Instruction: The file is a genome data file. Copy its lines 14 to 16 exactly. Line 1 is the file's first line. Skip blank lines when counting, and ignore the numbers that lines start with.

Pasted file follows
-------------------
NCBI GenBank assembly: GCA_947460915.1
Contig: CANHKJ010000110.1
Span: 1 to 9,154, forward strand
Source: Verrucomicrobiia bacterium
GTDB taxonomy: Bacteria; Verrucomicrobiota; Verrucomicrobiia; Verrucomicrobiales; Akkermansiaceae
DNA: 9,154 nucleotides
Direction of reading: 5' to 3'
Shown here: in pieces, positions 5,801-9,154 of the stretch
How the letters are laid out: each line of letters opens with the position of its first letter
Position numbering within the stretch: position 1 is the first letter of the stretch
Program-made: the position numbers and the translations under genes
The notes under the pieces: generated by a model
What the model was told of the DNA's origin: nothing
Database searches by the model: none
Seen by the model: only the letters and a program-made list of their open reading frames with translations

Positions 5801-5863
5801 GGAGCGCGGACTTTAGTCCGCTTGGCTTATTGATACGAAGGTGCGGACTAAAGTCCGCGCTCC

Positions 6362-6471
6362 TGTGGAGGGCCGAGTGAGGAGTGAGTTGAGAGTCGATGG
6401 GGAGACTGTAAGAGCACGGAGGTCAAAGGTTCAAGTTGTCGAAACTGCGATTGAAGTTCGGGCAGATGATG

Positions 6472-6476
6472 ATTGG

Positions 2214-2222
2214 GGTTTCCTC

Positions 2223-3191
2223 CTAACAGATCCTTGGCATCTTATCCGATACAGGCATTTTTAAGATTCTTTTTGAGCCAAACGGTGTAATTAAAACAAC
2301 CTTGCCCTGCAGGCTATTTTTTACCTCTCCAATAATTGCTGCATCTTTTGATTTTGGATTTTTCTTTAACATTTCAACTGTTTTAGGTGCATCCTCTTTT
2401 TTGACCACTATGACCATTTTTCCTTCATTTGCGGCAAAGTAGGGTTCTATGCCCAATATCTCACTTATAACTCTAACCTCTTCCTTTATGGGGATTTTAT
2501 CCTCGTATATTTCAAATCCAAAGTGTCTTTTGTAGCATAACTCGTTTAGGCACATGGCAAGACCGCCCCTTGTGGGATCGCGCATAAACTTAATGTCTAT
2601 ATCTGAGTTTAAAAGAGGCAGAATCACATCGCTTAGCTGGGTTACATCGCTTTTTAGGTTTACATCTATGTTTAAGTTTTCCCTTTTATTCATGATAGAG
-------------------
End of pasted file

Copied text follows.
Database searches by the model: none
Seen by the model: only the letters and a program-made list of their open reading frames with translations

Positions 5801-5863